Improvement: is the act of making the activities of inbound marketing better.

Buy Cycle: the period of time and patterns of customers issuing buying commands.

Traffic: the number of visitors to a website and how often they return.


SMM: Social Media Marketing is the use of so-called Social Media (Pinterest, Twitter, etc.) websites to reach a desired audience.

Communities Online: are the users and visitors to websites which marketers target based on their particular interests.

Viral Marketing: is the type of marketing that through interest or innovation encourages users to pass on the message and advertising to other persons such as contacts.

Multimedia: is the use of audio, graphics and video in an interrelated way to promote a marketer’s message.

Mash-ups: is a web application, which presents content and features from more than one source to present a new system, advertisement or service. An example is the use of Bing Maps to locate specific type of retailers.

PR: the use of websites to promote one’s message. The websites could range from industry-specific websites to posts on websites like LinkedIn and twitter.

Conversion Rate: a subset of CTR, this is the number of visitors who click on an advertisement and take the action desired by the advertiser such as make a purchase or register for an event.


SEO: Search Engine Optimization is the process by which webmasters design and promote their websites to place nearer the top of search engine results thus attracting more visitors

Offsite Optimization: is the portion of SEO that happens elsewhere on the Internet. This includes having other websites link in, mentions, presence on Social Media and more.

SERPs: Search Engine Results’ Page is the specific page referred by a search engine based on the user’s query.

Backlinks: are links elsewhere on the Internet which point to the website in question.

Meta-tags: are a piece of code in the Internet’s language, namely HTML, that allows search to classify the website.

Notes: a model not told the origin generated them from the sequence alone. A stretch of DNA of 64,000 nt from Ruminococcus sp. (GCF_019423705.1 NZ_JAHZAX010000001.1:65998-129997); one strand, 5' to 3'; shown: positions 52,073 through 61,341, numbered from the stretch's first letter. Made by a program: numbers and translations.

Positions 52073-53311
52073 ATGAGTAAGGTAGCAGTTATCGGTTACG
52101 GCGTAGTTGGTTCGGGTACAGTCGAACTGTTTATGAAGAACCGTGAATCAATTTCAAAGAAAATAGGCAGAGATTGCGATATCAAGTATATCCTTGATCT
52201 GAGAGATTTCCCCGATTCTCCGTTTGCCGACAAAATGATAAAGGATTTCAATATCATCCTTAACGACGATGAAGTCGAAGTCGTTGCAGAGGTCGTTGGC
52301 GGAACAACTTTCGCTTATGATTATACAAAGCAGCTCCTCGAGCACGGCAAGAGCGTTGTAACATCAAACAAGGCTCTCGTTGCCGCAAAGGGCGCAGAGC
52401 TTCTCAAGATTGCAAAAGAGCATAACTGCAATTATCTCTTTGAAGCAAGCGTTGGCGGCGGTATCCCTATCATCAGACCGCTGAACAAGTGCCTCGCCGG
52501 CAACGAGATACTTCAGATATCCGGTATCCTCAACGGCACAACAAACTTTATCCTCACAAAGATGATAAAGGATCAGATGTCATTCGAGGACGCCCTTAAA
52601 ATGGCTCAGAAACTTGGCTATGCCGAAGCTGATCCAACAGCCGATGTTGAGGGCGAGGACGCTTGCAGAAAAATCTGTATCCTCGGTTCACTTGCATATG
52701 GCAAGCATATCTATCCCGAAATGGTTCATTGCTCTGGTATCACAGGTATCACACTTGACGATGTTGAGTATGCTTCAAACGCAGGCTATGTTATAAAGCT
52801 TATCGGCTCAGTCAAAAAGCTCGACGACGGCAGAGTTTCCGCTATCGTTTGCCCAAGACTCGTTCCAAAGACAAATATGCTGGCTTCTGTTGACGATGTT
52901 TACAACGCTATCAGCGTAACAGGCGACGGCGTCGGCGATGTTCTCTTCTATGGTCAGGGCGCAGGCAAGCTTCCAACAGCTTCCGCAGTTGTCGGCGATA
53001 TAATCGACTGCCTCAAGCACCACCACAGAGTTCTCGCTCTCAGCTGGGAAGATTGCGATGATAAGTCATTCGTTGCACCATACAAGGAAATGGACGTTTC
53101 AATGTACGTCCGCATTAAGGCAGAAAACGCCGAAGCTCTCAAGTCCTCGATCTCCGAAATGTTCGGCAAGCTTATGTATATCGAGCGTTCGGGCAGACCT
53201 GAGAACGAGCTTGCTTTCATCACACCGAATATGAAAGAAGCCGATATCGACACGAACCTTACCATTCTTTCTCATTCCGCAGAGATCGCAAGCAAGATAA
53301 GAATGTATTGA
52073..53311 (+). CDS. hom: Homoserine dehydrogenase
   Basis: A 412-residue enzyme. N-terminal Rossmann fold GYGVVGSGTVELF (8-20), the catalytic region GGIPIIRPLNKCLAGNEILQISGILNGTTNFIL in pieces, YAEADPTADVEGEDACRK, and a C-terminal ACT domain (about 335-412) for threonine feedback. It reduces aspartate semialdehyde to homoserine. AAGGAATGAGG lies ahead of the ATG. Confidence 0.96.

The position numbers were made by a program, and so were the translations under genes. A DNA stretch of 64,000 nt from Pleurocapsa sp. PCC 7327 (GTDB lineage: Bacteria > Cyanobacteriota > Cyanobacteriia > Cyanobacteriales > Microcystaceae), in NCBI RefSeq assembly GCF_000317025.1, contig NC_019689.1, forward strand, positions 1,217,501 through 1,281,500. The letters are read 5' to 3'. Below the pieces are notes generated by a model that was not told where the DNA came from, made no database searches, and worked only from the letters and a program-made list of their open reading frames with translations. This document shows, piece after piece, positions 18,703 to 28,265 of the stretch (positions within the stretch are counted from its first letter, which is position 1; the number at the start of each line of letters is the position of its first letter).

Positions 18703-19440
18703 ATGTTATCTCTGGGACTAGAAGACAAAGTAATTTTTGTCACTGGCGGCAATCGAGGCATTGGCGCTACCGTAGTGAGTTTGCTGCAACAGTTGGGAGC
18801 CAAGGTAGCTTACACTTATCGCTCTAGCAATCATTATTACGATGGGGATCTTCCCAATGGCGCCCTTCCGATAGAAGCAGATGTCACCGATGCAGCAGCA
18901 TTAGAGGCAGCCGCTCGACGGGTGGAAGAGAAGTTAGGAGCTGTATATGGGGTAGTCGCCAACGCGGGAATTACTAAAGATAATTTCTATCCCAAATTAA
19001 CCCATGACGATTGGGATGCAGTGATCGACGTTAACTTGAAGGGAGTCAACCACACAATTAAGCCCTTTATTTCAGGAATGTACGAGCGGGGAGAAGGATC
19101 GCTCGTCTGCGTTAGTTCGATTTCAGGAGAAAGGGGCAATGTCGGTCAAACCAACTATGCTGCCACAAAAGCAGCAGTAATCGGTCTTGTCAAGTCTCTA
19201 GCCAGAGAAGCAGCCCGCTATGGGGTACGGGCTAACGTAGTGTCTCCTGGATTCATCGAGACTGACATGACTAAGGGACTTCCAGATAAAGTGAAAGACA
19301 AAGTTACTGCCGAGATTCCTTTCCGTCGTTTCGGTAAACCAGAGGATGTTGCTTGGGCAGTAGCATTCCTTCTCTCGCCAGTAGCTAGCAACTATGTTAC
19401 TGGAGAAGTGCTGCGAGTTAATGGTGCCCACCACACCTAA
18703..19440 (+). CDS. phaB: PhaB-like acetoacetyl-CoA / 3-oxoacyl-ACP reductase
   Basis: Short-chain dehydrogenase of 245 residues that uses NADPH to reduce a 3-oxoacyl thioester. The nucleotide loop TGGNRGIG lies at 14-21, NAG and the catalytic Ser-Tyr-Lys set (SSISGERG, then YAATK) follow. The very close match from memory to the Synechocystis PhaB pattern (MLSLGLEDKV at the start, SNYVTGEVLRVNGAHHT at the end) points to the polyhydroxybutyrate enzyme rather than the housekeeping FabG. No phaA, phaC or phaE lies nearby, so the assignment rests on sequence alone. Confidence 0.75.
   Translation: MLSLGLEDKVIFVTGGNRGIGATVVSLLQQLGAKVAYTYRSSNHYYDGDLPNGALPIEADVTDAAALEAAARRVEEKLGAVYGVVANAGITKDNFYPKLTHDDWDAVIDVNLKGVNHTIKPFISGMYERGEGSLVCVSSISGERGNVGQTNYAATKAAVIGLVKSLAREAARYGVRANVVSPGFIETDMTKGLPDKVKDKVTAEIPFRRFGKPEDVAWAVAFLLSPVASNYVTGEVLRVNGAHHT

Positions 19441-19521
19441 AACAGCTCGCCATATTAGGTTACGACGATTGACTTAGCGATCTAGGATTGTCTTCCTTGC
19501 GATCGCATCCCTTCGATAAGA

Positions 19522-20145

White Hat: refers to SEO techniques that are considered to honestly improve SERP and contrast with deceptive methods such as spam backlinks or including false descriptions in meta-tags.

Onsite Optimization: is the portion of SEO that happens on the website itself. This includes having visitors, mentions, coding, offering video content and more.


Web Site: is a collection of pages on the Internet or World Wide Web (www) that reside under one domain name.

URL: stands for the Uniform Resource Locator and is the alpha-numeric address associated with a website.

CMS: Content Management System allows for the creation and maintenance of the components of a website such as text, audio and video and their organization.

E-commerce: Electronic Commerce refers to the conduct of business on the Internet and could be as simple as the exchange of e-mails or a sophisticated purchasing and interaction engine.

CSS: Cascading Style Sheets is an Internet language which gives form to the way a web page is presented and with which sources it interacts.

JS: Java Script is an online and offline language that in the context of the Internet is used in conjunction with HTML to typically address the website’s interactions with its visitors and functionality. JS, among others, detects the browser, device or operating system used to visit it.

PHP: Hypertext Preprocessor is a language for the servers on which websites reside. It allows for dynamics websites and operation.

HTML: Hypertext Markup Language is the default language of the Internet used to create web pages’ content and format.


Media: images, audio or video presented or distributed or consumed on the Internet.

Images: a digital picture.

Ads: attracting attention to one’s goods or services on the Internet.

Videos: including visual media on a particular website.

Articles: including text information on the website.

Banner: pictorial advertising on the Internet.

Slides: refer to communicating through a presentation on the Internet.

Comments: a program that allows users and visitors to leave comments on websites to encourage visitors and interaction.